Taking the NDIS to diverse communities

17 April 2018

“Our translated workshops are very important. They help people know what is going on at the moment and how to get involved with the NDIS, and how the NDIS affects people’s day-to-day lives.” – Shu Hua Chan, Council for Intellectual Disability (CID) Chairperson.

According to recent reports, the take-up of the NDIS among Australia’s culturally and linguistically diverse communities remains low.

Language can be a barrier when trying to make sense of the NDIS, with its often technical and complicated words. But culture can also play a part. The NDIS is such a different way of providing disability support, many find it foreign and difficult to understand.

Workshops on the NDIS for diverse communities

We want everyone with disability to have voice, choice and control – language and culture should not stop people with disability participating in the community and living a good life. That’s why CID is reaching out to these important communities through translated workshops about the NDIS.

“Some people [from non-English backgrounds] don’t know that the NDIS can support you for TAFE, courses, and support workers.” says Shu Hua Chan, CID Chairperson. “The NDIS can help people get out in the community, and take part in their social groups, hobbies, arts and crafts, and cooking. (I love cooking!)”

The feedback from our translated workshops has been very positive.

“Most people who have attended the workshops know almost nothing at all about the NDIS,” says Kathy Liu, the Ability Linker at Settlement Services International, who we have held a number of workshops with. “One workshop is often not enough. Last year, for example, one group of Chinese participants attended five workshops. It took a long time for some people to start understanding the NDIS and prepare their NDIS plan.”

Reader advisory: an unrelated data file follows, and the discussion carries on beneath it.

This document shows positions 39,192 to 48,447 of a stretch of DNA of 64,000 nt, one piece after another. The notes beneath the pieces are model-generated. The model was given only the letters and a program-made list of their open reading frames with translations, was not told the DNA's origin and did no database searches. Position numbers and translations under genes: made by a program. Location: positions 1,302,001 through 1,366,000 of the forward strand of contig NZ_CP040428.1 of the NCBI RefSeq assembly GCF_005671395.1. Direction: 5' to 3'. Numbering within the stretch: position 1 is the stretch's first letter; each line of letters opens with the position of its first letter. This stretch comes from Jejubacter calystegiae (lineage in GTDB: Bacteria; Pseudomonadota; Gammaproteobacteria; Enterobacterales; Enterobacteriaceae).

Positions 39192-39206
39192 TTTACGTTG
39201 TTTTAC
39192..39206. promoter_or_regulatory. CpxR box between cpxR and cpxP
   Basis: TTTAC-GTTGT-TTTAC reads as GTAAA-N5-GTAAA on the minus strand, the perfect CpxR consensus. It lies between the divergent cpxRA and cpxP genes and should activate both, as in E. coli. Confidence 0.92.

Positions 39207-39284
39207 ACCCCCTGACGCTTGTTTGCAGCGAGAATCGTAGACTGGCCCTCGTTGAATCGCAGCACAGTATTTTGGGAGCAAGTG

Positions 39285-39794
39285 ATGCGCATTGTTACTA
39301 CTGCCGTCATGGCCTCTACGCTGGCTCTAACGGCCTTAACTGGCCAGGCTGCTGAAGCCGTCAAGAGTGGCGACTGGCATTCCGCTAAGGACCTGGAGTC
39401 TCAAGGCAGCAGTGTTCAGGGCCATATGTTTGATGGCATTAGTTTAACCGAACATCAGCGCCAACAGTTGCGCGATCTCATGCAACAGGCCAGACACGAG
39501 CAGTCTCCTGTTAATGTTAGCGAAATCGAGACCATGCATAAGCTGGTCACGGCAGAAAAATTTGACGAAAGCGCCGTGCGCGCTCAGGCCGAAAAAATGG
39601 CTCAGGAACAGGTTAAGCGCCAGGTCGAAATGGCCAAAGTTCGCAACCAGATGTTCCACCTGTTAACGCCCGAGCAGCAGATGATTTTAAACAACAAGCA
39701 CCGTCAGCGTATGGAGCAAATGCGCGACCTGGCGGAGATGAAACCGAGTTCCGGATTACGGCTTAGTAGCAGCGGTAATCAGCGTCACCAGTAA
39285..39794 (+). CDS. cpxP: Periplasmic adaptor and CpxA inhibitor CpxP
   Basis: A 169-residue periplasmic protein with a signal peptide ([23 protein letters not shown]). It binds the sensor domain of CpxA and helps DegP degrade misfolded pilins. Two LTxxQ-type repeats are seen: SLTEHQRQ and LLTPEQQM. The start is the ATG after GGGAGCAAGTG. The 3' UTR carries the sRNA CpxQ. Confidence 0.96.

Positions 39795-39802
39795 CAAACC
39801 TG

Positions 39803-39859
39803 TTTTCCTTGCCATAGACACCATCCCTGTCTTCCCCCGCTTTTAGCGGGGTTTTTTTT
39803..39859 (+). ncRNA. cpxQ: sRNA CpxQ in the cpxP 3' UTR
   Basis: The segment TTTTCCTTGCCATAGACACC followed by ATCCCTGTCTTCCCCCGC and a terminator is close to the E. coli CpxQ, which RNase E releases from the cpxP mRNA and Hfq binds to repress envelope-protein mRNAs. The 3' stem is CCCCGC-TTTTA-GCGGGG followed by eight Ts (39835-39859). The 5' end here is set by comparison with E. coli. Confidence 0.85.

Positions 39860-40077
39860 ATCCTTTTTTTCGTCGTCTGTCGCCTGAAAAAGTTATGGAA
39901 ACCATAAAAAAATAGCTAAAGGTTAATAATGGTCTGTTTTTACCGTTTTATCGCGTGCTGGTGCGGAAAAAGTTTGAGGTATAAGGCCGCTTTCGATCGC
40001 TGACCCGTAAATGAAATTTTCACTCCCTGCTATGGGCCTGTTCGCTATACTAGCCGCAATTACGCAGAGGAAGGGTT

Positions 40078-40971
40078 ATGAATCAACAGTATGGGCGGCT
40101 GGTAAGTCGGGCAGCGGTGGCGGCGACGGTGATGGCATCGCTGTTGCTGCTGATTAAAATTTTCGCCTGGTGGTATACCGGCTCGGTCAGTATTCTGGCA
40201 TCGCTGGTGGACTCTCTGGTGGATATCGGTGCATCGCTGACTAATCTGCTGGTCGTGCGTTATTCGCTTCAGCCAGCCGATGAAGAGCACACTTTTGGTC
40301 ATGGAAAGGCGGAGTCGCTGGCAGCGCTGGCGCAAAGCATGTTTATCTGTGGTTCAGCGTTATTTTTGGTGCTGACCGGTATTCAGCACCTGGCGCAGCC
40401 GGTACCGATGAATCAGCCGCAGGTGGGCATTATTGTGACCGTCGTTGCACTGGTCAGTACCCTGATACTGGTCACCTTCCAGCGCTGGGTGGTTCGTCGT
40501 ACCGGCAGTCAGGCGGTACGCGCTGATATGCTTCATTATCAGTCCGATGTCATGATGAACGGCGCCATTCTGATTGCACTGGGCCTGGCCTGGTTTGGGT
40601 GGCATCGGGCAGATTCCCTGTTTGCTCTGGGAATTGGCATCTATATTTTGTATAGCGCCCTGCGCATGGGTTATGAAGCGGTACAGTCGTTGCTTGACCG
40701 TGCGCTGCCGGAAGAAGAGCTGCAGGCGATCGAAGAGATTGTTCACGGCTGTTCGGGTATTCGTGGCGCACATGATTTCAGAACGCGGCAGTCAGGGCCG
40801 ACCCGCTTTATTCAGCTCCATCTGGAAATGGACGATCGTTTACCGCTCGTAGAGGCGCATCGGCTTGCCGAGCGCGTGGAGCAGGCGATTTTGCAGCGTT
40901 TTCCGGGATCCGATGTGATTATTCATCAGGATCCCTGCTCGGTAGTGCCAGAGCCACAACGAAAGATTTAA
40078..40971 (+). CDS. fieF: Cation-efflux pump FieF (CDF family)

Kathy has received great feedback from our workshops.

“At a recent workshop, one participant told me that, even though he had registered with the NDIS for his son with autism, he had no idea where to start with his plan,” she says.

“After the workshop, he came up to tell me he now had lots of ideas for his plan. And he asked for a follow-up workshop so he could work on the NDIS plan for his son. That’s such a positive outcome.”

Kathy has also seen how culture can be a barrier to accessing the NDIS and local services for people in the Chinese community.

“Sometimes if you even mention the word ‘disability’, people run away or say ‘it is not my business’,” she says. “We will often use words such as ‘vulnerable’ or ‘disadvantaged’, so we can get people to just start talking about disability.”

Would you like an NDIS workshop in your language?

Earlier this month we ran a workshop in Mandarin. Over the next few months we will be holding workshops in Arabic, Assyrian, Farsi, Cantonese, Dari, and Khmer.

At each workshop, a professional translator connects participants with our expert facilitators, and helps participants ask questions and share experiences in their first language.

We’d like to hold more workshops in more languages. If you would like a Get More Skills workshop in your language, call us on 1800 424 065.

The workshops focus on the NDIS and how to live a good life. Topics covered include:

  • Think about what makes a good life for you
  • Practise setting goals and speaking up
  • Understand your NDIS plan
  • Take home tools to help you prepare for your NDIS meetings

The workshops are free and open to anyone with a disability, or who is a family member or carer. Find out more about our workshops.

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